Dozens of community churches from around New York this week in a letter raised concerns with a proposal to change how prescription drugs are purchased in the Medicaid program which advocates fear could drive up the cost of medications used to treatment ailments like HIV/AIDS and hepatitis C.

Known as a prescription drug carve out, the move is meant to save $87 million and help streamline the Medicaid program, taking in part recommendations of a panel meant to reduce the cost of one of most expensive safety net programs in the program.

But advocates, along with state lawmakers, have pointed to the implications of the change, which could lead to higher drug prices for health providers under the 340B program. These entities purchase the drugs at a discounted price and provide services like food and housing assistance to low-income New York residents.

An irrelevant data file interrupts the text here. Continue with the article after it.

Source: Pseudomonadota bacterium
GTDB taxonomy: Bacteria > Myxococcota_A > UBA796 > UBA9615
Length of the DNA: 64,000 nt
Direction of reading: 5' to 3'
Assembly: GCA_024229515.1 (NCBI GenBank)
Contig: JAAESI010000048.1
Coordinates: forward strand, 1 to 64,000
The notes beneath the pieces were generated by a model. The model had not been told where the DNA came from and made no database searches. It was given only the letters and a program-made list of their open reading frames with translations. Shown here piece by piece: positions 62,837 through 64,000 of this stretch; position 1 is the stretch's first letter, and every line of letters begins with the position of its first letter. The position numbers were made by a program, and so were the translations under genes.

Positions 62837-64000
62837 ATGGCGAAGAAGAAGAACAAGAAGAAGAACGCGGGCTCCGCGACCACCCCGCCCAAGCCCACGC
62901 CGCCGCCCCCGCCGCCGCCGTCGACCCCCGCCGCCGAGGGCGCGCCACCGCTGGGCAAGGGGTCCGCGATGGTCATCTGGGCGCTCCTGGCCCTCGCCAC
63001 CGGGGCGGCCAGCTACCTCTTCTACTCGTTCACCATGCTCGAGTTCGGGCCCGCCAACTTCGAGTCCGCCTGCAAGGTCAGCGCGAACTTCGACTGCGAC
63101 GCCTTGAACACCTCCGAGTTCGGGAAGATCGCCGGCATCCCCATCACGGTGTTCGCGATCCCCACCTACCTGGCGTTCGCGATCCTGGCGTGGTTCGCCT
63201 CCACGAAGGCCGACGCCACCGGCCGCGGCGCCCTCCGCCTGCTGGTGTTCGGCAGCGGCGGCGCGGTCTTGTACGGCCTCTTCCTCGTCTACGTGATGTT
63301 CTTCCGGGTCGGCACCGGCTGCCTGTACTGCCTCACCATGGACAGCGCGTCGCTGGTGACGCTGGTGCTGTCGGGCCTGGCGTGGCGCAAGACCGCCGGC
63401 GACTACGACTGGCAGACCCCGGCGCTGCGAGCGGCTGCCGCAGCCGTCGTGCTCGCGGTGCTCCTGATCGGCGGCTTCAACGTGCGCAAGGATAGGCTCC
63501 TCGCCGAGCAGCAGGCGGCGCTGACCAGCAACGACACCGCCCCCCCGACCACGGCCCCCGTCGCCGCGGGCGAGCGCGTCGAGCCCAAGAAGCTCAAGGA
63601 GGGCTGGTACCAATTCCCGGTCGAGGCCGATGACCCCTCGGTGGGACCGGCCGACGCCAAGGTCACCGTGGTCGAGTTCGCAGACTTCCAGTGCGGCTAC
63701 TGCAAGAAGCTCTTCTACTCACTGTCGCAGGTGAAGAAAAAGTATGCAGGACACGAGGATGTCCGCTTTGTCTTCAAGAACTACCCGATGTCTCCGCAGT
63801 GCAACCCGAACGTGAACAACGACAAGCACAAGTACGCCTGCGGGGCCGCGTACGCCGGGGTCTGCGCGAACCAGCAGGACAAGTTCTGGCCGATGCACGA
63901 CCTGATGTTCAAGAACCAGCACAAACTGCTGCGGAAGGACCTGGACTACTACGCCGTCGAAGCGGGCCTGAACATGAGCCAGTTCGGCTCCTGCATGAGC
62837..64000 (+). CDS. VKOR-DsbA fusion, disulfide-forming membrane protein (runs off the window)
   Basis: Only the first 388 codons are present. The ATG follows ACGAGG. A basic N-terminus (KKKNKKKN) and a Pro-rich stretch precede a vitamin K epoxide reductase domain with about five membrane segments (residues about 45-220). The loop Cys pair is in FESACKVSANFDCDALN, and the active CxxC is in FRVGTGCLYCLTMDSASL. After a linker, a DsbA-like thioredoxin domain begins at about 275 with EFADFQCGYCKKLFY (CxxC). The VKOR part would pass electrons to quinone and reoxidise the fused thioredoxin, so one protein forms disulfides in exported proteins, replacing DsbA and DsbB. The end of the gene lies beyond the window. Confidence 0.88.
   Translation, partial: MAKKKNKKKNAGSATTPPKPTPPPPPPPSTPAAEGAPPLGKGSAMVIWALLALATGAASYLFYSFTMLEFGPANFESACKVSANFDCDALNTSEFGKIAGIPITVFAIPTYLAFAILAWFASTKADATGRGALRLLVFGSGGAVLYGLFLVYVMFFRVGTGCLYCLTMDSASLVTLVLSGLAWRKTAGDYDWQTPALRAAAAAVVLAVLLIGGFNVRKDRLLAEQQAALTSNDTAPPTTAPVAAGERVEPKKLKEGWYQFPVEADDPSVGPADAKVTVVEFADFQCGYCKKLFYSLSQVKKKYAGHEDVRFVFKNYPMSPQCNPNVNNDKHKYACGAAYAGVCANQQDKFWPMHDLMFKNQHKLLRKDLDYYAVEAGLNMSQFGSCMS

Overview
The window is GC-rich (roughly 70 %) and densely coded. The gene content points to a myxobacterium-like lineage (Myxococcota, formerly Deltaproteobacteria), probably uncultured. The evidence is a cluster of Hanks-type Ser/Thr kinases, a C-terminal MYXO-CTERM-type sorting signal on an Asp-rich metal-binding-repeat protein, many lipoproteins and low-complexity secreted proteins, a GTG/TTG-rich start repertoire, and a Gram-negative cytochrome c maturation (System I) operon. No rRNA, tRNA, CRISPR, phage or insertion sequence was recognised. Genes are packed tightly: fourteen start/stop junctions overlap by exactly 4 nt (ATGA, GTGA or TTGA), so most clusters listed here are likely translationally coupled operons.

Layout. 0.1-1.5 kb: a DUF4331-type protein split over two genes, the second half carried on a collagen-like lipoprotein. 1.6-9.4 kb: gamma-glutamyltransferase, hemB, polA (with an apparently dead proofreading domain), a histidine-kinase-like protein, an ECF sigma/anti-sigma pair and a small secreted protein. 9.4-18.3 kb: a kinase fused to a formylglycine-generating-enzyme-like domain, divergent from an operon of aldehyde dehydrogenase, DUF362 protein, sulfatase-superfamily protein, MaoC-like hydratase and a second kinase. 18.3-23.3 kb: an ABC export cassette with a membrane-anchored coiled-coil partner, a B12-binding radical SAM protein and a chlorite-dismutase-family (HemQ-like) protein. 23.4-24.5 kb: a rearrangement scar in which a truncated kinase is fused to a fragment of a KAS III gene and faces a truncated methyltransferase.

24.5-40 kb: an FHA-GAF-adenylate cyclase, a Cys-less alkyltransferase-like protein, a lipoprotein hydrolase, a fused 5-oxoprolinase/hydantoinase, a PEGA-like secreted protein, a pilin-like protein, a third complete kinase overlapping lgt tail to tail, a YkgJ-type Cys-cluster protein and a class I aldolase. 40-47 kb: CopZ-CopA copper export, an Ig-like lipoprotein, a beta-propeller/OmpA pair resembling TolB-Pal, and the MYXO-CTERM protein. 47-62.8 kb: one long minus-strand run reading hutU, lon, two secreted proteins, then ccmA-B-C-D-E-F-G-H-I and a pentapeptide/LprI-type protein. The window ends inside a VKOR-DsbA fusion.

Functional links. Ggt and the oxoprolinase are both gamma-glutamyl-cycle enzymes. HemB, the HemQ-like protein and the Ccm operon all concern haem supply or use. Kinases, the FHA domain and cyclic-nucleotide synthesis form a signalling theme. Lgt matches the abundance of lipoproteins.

"It is unconscionable to deprive front-line safety net organizations of the resources required to meet the needs of minority communities," the groups wrote in the letter to Health Commissioner Howard Zucker. "We respectfully request that you reverse the planned changes to the Medicaid program, i.e., the drug carve-out. Now is not the time to disrupt vital health care to the millions of New Yorkers who trust and rely on their community providers."

The changes are set to take effect on April 1.